One of the best things about 3D printing is that you can produce complicated geometry that would be very hard or impossible to make other ways, and you can print parts like springs, hinges, gears, and similar movable components as part of a single print. An early example was printing a adjustable wrench in a single print.
Blah blah blah. You can find the history, and minutia, and more details on 3D printing all over the place online.
I get asked, “What 3D printer should I buy?” First you should ask your self if you really should be buying one?
There seems to be this impression that 3D printing is push a button and get a part. If everything is set up well it is not too far away from that. But lots of work has to be done to get there. Unless you only plan to print up stuff that other people have already designed, or you have your own 3D modeling experience and plan to design your own parts for 3D printing, it is probably not worth getting a printer.
Now if you only planned on printing stuff you found on thingiverse or already know how to do 3D modeling, then it might be worth getting a 3D Printer.
Personally, I tell people to buy a Prusa brand printer. Sure they 3-4 times the cost of many other perfectly good printers, but they are far easier to get running well and have far better support and a community to help you. Every time I run into problems with my printer I kinda regret I didn’t buy a Prusa i3. That said, the size the various Prusa printers can print is much smaller than my Tevo Tornado, so I do like having the larger print capability.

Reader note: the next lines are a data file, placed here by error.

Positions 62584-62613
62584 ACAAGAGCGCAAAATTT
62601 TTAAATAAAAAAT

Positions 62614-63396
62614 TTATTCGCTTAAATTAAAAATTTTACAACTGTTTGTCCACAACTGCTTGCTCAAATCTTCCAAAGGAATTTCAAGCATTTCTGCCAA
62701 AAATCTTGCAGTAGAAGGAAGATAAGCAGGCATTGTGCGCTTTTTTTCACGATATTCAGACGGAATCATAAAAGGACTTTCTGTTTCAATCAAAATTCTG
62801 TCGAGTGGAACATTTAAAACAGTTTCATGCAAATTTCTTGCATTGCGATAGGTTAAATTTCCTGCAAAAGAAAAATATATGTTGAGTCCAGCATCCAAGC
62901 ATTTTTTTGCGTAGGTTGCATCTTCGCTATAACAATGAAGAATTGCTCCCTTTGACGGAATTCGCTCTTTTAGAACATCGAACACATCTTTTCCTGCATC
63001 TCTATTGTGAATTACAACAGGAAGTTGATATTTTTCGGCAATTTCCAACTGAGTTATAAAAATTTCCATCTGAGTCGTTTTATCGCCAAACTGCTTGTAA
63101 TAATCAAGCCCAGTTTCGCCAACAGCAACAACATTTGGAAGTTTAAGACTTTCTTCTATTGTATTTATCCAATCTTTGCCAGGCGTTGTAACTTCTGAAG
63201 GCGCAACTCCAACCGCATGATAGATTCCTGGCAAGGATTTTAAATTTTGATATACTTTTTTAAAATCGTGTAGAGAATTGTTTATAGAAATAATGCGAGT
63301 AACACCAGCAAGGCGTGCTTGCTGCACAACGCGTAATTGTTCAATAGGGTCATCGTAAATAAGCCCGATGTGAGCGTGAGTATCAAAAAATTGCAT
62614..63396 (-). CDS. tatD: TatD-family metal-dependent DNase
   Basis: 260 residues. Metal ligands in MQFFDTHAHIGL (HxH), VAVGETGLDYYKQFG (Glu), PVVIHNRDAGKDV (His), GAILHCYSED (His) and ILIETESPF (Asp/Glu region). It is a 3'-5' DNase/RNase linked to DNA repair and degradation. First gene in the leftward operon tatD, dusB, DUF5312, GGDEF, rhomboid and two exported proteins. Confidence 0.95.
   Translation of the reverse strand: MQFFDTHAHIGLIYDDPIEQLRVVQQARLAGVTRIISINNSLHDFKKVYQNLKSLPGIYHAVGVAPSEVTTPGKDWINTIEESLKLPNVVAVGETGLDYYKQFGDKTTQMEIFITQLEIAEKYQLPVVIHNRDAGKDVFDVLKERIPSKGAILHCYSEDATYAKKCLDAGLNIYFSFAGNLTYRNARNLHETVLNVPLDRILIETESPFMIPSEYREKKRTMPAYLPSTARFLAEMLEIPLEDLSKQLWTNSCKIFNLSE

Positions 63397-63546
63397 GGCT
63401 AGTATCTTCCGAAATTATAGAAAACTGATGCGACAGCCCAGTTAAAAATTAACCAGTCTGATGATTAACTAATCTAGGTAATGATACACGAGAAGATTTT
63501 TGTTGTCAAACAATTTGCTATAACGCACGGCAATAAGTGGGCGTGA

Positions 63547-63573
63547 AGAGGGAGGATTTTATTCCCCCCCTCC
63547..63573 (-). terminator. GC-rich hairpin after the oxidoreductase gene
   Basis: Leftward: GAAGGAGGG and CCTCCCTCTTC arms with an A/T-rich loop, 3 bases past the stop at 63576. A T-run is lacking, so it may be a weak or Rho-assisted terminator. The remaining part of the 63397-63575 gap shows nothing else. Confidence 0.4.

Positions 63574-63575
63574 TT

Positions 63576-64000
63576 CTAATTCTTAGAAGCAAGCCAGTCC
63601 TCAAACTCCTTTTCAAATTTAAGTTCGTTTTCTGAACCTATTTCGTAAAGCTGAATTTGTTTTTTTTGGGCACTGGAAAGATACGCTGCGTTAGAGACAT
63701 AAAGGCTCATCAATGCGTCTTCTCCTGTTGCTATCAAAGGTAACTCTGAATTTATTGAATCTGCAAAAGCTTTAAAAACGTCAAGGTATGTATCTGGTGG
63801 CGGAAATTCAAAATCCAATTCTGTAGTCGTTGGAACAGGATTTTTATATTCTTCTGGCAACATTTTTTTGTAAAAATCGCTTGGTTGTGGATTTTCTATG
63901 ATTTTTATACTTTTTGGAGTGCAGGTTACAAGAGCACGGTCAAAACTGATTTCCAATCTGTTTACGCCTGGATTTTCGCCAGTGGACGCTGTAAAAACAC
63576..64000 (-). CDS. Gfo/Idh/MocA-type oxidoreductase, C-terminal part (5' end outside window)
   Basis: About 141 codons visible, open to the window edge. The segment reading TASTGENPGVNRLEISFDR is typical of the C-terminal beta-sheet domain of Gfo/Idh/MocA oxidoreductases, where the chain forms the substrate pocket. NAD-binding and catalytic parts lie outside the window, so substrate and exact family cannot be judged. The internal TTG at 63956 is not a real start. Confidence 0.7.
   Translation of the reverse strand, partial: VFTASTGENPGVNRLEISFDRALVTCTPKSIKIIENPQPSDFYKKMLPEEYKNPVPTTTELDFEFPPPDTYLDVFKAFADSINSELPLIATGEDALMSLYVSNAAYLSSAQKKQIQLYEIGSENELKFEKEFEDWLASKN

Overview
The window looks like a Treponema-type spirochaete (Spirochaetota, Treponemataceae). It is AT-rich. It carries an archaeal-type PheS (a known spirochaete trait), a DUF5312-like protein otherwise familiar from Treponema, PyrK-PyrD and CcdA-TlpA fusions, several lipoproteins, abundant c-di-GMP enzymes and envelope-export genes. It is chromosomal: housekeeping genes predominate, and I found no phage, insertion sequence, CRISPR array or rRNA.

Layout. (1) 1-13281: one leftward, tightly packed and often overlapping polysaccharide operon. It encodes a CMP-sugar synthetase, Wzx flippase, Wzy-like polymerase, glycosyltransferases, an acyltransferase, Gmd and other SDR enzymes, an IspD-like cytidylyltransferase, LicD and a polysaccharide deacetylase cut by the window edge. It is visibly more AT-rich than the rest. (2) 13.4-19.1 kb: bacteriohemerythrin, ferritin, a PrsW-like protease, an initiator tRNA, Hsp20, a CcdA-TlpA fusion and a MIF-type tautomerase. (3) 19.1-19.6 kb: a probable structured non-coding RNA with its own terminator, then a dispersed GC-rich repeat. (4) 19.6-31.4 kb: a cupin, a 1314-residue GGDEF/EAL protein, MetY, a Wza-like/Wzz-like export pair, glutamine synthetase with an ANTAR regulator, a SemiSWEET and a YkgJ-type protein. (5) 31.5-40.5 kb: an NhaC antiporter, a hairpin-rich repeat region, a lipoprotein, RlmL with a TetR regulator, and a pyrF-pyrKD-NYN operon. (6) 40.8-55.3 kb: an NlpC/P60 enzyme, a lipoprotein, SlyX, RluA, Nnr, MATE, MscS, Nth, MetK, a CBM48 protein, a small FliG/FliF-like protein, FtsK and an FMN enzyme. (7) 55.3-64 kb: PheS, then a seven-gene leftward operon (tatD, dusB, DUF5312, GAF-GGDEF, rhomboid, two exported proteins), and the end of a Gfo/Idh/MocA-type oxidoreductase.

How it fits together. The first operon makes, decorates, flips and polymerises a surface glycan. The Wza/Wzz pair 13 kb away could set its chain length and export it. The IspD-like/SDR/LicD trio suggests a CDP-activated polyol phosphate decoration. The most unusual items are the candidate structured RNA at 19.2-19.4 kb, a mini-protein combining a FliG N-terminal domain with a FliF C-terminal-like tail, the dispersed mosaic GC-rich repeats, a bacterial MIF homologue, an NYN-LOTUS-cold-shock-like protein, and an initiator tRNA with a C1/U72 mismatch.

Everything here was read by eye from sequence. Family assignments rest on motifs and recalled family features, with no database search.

So what were we talking about again? Oh yea, Ghost Guns.
YOU WOULDN’T DOWNLOAD A GUN
Fuck you, I would if I could.
If we were going to make a gun from scratch found at the hardware store, a single shot would be the easiest and fastest to make.
Something that functioned like a bang-stick or a pop-gun could be made rather fast.
I learned about this kit last year, HERE. Single shot firearms are the easiest to make.
After that, an open bolt submachine gun is the easiest to make. Weird how that is. It is easier to make a full automatic only gun than a semi-automatic.
The “Improvised Special Purpose SMG” is suppose to be makeable in 2 hours with 20 dollars worth of supplies.
Open bolt guns can have a fixed firing pin and all the fire control mechanism has to to is release or hold the bolt. Semi-guns are a little more complex.
Humpth, I appear to have wandered off topic.
It is perfectly legal to build your own firearms. What could be more American than making your own guns?
There are some limits to what you can legally build. I’m no lawyer and I can not provide you with legal advise on the matter.
Generally, you can build your own gun for your own use with out a serial number or makers markings. The proverbial “Ghost Gun”.
Big media would have you believe that terrorists and felons are clamoring to make untraceable firearms in their homes. In reality, these guns tend to cost more than a standard firearm, and have plenty of a paper trail. Unless you bought kit somewhere for cash, it can be traced back to you.
IMHO, it makes more sense cost, time, and reliability wise to just pick up a used gun locally for cash in a face to face sale.
But hey, this isn’t about what makes sense, this is about making our own guns.